Rain intervenes, trophy shared

It rained half-an-hour before the summit clash on April 20, but it poured hard, leaving the outfield of the Bangabandhu Stadium soggy. The ground staff spared no effort, but then, this was a battle they could not win.

S. DINAKAR

PERHAPS, the biggest cheers over the two days were reserved for the chopper. After making an honest attempt to fulfil its mission, the helicopter took off. And up it went, into the sky.

It rained half-an-hour before the summit clash on April 20, but it poured hard, leaving the outfield of the Bangabandhu Stadium soggy. The ground staff spared no effort, but then, this was a battle they could not win.

Sadly, the finals of the tri-nation TVS Cup never took off. Rooted to the ground, consumed by the water.

It rained half-an-hour before the summit clash on April 20, but it poured hard, leaving the outfield of the Bangabandhu Stadium soggy. The ground staff spared no effort, but then, this was a battle they could not win.

Match Referee Clive Lloyd summed it up at 4.45 p.m. "We will have to come back again tomorrow."

Amid darkness all around there was a sliver of hope. Yes, there was a reserve day, and yes, all was not lost yet.

Indeed a miracle happened. The little ponds in the outfield disappeared, so was the wetness in the area around the square and the decisive clash actually began on time the next day.

Sourav Ganguly won the toss and his team was strengthened by the return of Yuvraj Singh and Zaheer Khan. Leggie Amit Mishra was back too, at the expense of off-spinner Sarandeep.

The South Africans had settled down well as a team as the tournament progressed and there were no changes in the XI.

Despite the presence of the clouds and the prospect of a downpour at some stage in the afternoon or the night, Ganguly preferred putting runs on the board.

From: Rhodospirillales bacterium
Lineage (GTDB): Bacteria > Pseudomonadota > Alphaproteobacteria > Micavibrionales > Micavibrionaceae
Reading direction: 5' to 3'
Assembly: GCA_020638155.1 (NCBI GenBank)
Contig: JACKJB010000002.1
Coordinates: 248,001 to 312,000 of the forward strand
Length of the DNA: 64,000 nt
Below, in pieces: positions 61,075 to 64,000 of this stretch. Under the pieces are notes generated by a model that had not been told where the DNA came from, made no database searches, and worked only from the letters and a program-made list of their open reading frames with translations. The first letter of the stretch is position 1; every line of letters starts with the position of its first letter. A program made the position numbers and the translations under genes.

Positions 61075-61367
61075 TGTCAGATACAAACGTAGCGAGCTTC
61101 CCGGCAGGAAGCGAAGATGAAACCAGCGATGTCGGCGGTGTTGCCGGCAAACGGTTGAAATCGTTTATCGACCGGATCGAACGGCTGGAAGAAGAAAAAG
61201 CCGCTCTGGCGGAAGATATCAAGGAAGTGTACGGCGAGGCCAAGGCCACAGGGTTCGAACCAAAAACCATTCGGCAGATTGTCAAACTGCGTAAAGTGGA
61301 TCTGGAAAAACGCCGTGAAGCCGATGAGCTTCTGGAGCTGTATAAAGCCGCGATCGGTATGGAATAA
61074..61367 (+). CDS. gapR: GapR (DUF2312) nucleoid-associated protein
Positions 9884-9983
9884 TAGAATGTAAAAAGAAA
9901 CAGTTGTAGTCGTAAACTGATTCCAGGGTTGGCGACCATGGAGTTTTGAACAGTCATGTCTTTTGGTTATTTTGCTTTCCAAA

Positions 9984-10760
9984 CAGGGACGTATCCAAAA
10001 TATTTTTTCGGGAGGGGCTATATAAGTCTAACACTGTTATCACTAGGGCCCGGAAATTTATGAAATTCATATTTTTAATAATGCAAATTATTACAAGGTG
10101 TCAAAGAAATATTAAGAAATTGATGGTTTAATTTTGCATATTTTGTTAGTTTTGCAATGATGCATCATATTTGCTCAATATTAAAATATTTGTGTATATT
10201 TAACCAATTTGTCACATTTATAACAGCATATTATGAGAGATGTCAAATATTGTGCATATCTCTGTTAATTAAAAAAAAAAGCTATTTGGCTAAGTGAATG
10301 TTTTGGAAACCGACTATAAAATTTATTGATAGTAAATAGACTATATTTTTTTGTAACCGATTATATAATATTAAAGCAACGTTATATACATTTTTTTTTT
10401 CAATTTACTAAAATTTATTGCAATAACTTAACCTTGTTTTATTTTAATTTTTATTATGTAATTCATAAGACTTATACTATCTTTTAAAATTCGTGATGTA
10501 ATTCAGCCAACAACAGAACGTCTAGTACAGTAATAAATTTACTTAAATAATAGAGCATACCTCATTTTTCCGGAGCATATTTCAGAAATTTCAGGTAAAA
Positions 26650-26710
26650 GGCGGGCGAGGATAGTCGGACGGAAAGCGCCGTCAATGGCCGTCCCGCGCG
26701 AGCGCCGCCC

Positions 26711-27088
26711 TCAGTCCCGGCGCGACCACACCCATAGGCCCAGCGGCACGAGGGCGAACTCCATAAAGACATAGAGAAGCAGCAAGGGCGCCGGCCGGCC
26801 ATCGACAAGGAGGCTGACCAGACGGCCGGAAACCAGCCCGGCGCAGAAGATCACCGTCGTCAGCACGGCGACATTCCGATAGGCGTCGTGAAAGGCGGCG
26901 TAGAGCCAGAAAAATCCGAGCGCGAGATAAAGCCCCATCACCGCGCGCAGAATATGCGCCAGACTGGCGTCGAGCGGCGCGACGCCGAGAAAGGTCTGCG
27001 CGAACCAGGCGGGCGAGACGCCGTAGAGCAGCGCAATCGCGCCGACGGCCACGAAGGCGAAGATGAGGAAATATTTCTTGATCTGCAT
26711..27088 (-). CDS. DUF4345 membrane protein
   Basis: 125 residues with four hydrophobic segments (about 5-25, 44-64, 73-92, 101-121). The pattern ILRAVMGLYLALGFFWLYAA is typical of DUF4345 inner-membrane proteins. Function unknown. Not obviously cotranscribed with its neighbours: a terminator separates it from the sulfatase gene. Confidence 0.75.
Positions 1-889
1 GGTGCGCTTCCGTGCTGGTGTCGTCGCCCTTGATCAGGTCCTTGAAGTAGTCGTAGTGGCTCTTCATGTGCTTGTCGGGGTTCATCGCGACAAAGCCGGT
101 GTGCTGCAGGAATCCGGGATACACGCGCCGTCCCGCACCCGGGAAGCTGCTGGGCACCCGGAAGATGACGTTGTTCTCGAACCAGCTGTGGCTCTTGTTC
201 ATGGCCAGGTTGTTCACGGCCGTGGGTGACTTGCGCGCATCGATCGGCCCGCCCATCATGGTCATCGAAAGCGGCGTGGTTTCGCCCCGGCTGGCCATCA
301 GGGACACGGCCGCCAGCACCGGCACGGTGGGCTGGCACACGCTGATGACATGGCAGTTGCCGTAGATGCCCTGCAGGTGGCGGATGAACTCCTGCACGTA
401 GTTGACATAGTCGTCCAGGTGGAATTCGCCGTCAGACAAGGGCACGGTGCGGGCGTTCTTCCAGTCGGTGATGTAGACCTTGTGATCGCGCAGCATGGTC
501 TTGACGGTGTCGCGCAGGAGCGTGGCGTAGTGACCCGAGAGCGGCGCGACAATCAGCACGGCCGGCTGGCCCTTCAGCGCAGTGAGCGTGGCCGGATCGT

Even as play commenced, it was clear that the Proteas were charged for the occasion. The South Africans had endured a turbulent phase in their cricket following the debacle in the World Cup. There were angry questions asked and the answers were not easy. Getting back on the winning track would take some doing after such a huge disappointment.

The South Africans had stumbled in the early phase of the competition in Dhaka, before adapting well to the sluggish pitch conditions and the hot weather. They were in no mood to allow the Indians to walk away with it.

It was clear that Virender Sehwag and Gautam Gambhir — under pressure to retain his place and pipping Parthiv Patel for the opener's slot — had their tack cut out. It was an afternoon when both walked back disappointed, Sehwag done in by Shaun Pollock's change of pace, and Gambhir — the left-hander has a problem with his footwork — pouched in the cordon, driving away from his body.

When Mohammed Kaif top-edged a pull off an inspired Ntini, working up speed on a benign pitch, India was reduced to 41 for three. Ganguly and Yuvraj Singh had taken the total to 46 when a strong gust of wind, followed by a sharp spell of rain, sent the players scurrying back to the pavilion.

The ground staff were at work again. The sunshine came out for a brief while and there were prospects of a 25-over shootout. The sun had just gone down when the lights at the Bangabandhu Stadium went out.

And soon rain came back amid thunder and lightning. India and South Africa shared the trophy with unsung paceman Allan Dawson being adjudged the Player of the Tournament.

And the crowd returned dejected, taking cover from the stinging raindrops. Their most enduring memory from the two days might have been the chopper. Who can blame them?

The scores:

India: V. Sehwag c Dawson b Pollock 8; G. Gambhir c McKenzie b Ntini 11; S. Ganguly (not out) 11; M. Kaif c Rudolph b Ntini 5; Yuvraj Singh (not out) 2. Extras (lb-2, w-1, nb-6) 9. Total (for three wickets in 17.1 overs) 46.

Fall of wickets: 1-19, 2-35, 3-41.

South Africa bowling: Pollock 6-0-15-1, Ntini 8.1-2-26-2, Dawson 3-1-3-0.